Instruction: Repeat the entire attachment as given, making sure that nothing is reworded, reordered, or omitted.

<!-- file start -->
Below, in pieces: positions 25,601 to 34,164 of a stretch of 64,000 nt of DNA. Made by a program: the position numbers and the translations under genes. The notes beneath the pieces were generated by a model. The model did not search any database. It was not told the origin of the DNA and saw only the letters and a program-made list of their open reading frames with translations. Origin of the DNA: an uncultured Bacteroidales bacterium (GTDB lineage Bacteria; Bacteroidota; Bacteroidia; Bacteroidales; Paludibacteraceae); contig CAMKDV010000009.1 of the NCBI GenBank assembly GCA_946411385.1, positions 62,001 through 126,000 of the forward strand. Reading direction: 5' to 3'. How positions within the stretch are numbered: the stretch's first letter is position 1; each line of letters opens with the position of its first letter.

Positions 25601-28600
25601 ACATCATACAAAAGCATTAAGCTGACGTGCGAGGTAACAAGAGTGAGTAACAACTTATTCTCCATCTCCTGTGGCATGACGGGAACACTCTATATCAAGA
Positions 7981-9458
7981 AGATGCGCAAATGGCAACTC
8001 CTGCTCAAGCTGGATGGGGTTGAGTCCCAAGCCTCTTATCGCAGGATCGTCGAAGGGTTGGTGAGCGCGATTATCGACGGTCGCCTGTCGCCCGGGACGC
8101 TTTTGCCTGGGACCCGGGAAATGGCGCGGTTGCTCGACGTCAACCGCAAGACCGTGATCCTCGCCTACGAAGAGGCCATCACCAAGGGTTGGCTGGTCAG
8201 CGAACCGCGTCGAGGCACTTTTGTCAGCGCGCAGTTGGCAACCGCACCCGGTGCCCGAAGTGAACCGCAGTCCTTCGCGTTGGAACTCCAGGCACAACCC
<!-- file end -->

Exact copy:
Below, in pieces: positions 25,601 to 34,164 of a stretch of 64,000 nt of DNA. Made by a program: the position numbers and the translations under genes. The notes beneath the pieces were generated by a model. The model did not search any database. It was not told the origin of the DNA and saw only the letters and a program-made list of their open reading frames with translations. Origin of the DNA: an uncultured Bacteroidales bacterium (GTDB lineage Bacteria; Bacteroidota; Bacteroidia; Bacteroidales; Paludibacteraceae); contig CAMKDV010000009.1 of the NCBI GenBank assembly GCA_946411385.1, positions 62,001 through 126,000 of the forward strand. Reading direction: 5' to 3'. How positions within the stretch are numbered: the stretch's first letter is position 1; each line of letters opens with the position of its first letter.

Positions 25601-28600
25601 ACATCATACAAAAGCATTAAGCTGACGTGCGAGGTAACAAGAGTGAGTAACAACTTATTCTCCATCTCCTGTGGCATGACGGGAACACTCTATATCAAGA
Positions 7981-9458
7981 AGATGCGCAAATGGCAACTC
8001 CTGCTCAAGCTGGATGGGGTTGAGTCCCAAGCCTCTTATCGCAGGATCGTCGAAGGGTTGGTGAGCGCGATTATCGACGGTCGCCTGTCGCCCGGGACGC
8101 TTTTGCCTGGGACCCGGGAAATGGCGCGGTTGCTCGACGTCAACCGCAAGACCGTGATCCTCGCCTACGAAGAGGCCATCACCAAGGGTTGGCTGGTCAG
8201 CGAACCGCGTCGAGGCACTTTTGTCAGCGCGCAGTTGGCAACCGCACCCGGTGCCCGAAGTGAACCGCAGTCCTTCGCGTTGGAACTCCAGGCACAACCC